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Amazon’s Werner Vogels on the Stonebraker/NewSQL debate

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The furor over Michael Stonebraker’s criticism of Facebook’s scaling of its MySQL database we covered last Thursday has continued to keep that post at the top of our viewer stats and generate comments on the post itself and on Twitter. Friday, Amazon’s CTO Werner Vogels weighed in with a tweet of his own that seemed to accuse Stonebraker of hubris.

Vogels isn’t alone. Other tweets and even blog posts from folks in the industry have accused Stonebraker of throwing Facebook under the bus in order to sell his VoltDB software, such as this one from networking guru and CEO of Boundry Ben Black:

The comments in the post range from those that shed more details on how Facebook uses its database layer to those that show a fairly sophisticated understanding of the tradeoffs of using an existing database technology versus investing in putting a production system on a new and possibly untested new system. However, most of all it illustrates how scaling data has become not just a hot-button issue — but one so complex that it’s difficult to reduce it to cute soundbites like NoSQL or NewSQL. There also seems to be a fundamental schism between those who want the most elegant and appropriate solution and those who want something that works, which they will tweak it as needed. And for technologists, that debate is as old as computers themselves.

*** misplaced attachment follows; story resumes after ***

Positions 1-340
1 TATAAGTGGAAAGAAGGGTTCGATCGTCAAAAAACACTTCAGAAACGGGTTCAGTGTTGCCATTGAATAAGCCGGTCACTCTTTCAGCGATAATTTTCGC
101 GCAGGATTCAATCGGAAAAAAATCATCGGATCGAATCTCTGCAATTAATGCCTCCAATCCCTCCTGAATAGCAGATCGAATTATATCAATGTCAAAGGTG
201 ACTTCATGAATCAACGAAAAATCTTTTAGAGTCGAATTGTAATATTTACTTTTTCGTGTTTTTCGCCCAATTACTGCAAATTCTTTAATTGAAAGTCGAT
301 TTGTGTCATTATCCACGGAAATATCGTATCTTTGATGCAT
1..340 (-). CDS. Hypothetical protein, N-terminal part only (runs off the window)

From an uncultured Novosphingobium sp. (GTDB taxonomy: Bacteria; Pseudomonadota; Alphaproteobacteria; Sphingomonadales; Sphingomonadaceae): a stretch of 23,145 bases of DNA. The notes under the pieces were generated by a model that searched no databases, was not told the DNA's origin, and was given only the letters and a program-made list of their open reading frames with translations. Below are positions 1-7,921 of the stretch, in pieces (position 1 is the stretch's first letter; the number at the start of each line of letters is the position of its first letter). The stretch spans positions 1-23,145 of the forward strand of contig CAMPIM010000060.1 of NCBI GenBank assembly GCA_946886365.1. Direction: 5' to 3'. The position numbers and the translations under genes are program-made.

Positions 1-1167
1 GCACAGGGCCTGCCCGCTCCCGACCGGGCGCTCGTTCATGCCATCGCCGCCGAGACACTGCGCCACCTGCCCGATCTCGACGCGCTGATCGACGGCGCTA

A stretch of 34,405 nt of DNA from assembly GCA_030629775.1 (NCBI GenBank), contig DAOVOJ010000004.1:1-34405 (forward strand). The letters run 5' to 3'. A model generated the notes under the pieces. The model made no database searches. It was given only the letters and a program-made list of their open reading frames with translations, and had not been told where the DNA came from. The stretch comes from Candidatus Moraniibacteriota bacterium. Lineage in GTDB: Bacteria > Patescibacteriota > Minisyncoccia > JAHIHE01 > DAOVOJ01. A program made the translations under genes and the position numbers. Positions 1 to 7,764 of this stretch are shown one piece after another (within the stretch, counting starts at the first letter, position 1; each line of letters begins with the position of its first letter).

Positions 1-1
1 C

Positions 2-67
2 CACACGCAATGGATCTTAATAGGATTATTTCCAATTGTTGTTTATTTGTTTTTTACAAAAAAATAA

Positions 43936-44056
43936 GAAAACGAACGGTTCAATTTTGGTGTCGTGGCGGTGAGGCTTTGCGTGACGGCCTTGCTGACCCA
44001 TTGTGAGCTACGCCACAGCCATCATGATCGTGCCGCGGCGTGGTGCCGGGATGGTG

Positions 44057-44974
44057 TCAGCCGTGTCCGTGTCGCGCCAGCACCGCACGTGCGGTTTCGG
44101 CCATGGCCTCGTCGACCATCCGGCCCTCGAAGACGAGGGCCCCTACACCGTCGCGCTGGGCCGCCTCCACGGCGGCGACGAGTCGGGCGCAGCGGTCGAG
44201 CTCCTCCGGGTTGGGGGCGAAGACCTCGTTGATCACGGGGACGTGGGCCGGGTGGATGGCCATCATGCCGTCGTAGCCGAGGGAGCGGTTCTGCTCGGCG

One Response to “Amazon’s Werner Vogels on the Stonebraker/NewSQL debate”

  1. Dirk Bartels

    Stacey makes a very good point that the complexity to achieve scaling production systems is anything but trivial. Complexity driven by volume, concurrent users, and performance requirements of today’s new systems goes certainly way beyond the architectures of the OldSQL systems designed decades ago. However, few companies will be able to afford the amount of custom development a Facebook is doing on a daily basis to keep their huge,
    750+ million user base online. Clearly, the debate of what type of database system will serve next generation web and enterprise applications with “NoSQL” type requirements, such as linear scale on cost effective commodity hardware with no service interruption (high availability) is just getting started. Especially in enterprise applications, that typically deal with much more data complexity, data concurrency and data robustness, some of today’s biggest data demands are being met by object databases, a type of NoSQL database, think about it as a Key:Graph store. Here is an interesting case study from Sabre, serving large scale web sites such as